Surrey hit back after Dawson sparks a tailspin

Hampshire52 for 3 trail Surrey 211 (Dawson 4-30, Edwards 4-38) by 159 runs

Posters in tube stations are sometimes weirdly prescient. "We know what we are, but know not what we may be," asserts a current advert for the Globe's production of Hamlet, and Ophelia's words seemed curiously apt on Friday morning as one exchanged a fetid underland for Kennington's rather cleaner air. On Thursday the uncertain prospect of hundred-ball cricket in 2020 had been all our rage. Hours later spectators at The Oval - around three thousand of them this Friday stolen from June - watched in perfect absorption, though nothing like content, as Surrey were dismissed for 211 by Hampshire, whose batsmen reached 52 for the loss of both openers and nightwatchman Chris Wood by the close.

The Saturday papers may still label it "the visitors' day" but such an outcome had not seemed at all likely until Surrey squandered their last six wickets for 24 runs immediately after tea. Four of those wickets fell to Liam Dawson in successive overs from the Vauxhall End but the collapse had begun with the first ball of the session when Ollie Pope played across the line to Kyle Abbott and was sent on his way by Steve O'Shaughnessy, the batsman dismissed by a delivery whose only virtue was its straightness. Pope had played well for his 34 but was plainly not infallible, which some may see as letting the side down.

But the youngster's misjudgement was quickly followed by more grievous errors, some of them committed by cricketers who know better. Sam Curran drove Dawson to Wood at mid-off and Rikki Clarke brainlessly lifted the same bowler to the same safe hands at long on. In between these lapses, Ben Foakes, who had stroked the ball with polished ease for 46, was leg before to a quicker arm-ball. Dawson and Fidel Edwards disposed of the tail and the home side's profligacy was complete.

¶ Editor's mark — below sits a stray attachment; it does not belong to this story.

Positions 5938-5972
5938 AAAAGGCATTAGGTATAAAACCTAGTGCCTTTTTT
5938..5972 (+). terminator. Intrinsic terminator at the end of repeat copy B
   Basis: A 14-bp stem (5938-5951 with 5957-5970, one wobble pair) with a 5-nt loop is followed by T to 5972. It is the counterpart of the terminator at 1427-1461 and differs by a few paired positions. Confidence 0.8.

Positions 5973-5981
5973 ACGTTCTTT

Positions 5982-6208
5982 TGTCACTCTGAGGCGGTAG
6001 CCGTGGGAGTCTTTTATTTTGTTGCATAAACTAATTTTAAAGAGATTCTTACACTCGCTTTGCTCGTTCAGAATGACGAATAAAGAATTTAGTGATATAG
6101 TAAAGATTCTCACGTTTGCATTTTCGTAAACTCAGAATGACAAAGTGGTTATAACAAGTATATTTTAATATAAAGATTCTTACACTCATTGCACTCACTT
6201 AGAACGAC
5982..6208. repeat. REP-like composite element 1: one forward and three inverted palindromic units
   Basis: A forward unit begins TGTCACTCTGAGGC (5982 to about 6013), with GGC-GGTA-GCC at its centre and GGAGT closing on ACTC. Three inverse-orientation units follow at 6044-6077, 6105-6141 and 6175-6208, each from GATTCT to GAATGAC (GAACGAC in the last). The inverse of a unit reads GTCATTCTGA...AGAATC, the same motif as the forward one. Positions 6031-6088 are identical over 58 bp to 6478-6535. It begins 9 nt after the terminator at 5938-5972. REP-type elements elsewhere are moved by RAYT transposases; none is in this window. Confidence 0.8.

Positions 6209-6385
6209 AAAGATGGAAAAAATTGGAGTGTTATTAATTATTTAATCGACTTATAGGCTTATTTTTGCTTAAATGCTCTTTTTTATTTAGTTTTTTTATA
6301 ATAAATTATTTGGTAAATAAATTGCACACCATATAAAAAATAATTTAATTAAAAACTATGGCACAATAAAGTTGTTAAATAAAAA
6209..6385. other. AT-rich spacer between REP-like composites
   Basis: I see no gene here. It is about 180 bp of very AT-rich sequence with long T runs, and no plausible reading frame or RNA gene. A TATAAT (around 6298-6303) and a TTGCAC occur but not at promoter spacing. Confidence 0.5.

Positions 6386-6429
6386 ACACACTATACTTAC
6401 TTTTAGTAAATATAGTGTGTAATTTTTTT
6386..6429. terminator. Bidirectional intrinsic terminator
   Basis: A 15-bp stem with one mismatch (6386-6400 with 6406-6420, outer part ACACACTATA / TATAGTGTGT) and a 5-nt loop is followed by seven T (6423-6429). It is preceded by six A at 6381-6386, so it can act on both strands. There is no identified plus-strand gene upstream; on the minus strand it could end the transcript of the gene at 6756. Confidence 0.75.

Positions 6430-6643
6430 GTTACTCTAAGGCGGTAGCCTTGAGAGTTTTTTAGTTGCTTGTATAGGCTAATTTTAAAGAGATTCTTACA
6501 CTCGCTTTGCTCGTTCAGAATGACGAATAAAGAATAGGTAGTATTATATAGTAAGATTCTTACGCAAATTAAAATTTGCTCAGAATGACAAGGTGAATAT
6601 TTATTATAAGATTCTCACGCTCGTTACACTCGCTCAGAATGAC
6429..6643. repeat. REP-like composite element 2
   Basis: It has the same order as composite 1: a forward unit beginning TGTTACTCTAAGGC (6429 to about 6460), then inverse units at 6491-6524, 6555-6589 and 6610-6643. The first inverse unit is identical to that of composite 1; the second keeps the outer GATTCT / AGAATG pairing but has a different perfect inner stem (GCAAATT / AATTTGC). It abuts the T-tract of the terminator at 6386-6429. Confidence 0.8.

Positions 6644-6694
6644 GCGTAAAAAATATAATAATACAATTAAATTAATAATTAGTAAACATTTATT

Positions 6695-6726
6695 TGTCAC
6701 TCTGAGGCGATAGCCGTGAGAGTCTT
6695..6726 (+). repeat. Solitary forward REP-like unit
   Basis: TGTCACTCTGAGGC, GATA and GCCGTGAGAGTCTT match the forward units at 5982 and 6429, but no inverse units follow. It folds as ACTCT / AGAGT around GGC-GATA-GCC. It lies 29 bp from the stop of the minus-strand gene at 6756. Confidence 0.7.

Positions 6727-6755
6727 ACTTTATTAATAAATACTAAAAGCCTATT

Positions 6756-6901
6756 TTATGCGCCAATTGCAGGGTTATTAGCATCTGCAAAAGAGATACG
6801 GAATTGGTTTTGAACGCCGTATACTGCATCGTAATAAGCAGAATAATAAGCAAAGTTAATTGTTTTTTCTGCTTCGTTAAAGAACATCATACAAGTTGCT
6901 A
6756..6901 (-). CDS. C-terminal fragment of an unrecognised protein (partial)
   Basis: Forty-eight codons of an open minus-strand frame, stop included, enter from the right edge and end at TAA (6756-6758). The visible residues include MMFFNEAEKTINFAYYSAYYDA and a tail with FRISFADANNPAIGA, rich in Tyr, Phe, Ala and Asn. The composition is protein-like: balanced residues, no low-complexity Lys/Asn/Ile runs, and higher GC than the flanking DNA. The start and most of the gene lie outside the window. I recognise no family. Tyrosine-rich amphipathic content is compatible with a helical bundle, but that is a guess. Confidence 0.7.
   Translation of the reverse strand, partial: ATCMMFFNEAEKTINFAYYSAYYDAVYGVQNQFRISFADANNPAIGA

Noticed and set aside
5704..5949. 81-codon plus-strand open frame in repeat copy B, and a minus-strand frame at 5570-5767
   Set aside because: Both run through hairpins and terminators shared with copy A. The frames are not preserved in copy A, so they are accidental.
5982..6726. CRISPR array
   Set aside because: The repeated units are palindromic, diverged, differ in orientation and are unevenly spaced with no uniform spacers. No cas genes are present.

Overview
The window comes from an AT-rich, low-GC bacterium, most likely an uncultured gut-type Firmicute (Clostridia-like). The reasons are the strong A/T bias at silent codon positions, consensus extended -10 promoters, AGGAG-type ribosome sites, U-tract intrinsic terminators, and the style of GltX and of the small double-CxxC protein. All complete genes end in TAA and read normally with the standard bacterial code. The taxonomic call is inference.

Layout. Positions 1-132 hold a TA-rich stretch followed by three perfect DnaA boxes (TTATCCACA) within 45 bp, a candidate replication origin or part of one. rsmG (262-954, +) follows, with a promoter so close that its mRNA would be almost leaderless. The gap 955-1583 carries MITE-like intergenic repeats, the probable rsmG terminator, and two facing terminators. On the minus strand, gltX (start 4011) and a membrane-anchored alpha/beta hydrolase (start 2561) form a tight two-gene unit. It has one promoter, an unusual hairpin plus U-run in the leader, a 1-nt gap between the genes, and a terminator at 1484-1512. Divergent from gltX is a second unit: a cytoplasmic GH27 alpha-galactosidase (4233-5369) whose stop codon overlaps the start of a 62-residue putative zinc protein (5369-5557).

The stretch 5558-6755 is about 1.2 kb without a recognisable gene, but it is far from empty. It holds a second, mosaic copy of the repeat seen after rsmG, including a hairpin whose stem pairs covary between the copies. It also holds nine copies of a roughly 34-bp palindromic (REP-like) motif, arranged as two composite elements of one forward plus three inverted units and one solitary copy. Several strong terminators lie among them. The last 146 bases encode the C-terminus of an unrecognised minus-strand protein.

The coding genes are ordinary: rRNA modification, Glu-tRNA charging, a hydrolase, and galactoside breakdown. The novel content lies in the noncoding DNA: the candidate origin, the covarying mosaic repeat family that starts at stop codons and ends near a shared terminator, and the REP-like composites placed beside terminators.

The extent of the wastefulness became plain when one recalled that four of Surrey's top six had done the groundwork necessary for a major innings and had effected a recovery from a poor start. For in the first six overs of the day the home side had lost Mark Stoneman and Scott Borthwick, both of whom were pinned leg before by Fidel Edwards' inswingers. Rory Burns and Dean Elgar viewed those early wickets quite properly as proof that caution was needed and the pair batted with Puritan restraint in taking their side to 83 for 2 at lunch.

In the interval hundreds of spectators wandered out and inspected the wicket. They did so in the manner of benevolent landlords returning to demesnes they had not visited for some time.

Surrey's third-wicket pair maintained their vigilance into the afternoon session. Then Burns was dismissed for 46 when an authentic glance off Edwards was neatly pouched by Sam Northeast who had been precisely placed at leg slip. It was a fine piece of cricketing craft, much finer at any rate than the inelegant and uncharacteristic slash which Elgar played to a wide ball from Wood, the edge being taken by McManus. That wicket left Surrey on 114 for 4 but Foakes and Pope's 73-run stand repaired the innings until Dawson recalled the heyday of Peter Sainsbury and began to wheel away after tea.

One's mind turned briefly from a fine slow left-armer to the more immediate changes about to affect the English game. In two years' time we shall be assailed by hundreds of balls and who knows what the penalty may be for non-compliance with the ECB's trend hounds? "They say the owl was a baker's daughter" muses Ophelia as she reflects upon the penalties for disobedience.

For the moment, though, let us enjoy the County Championship. For on the day Surrey banned single-use plastics from The Oval, cricket's older format again proved yet again that it should not be carelessly discarded. May your God be at your table this season but you had better make haste. Hampshire's cricketers are already tucking in.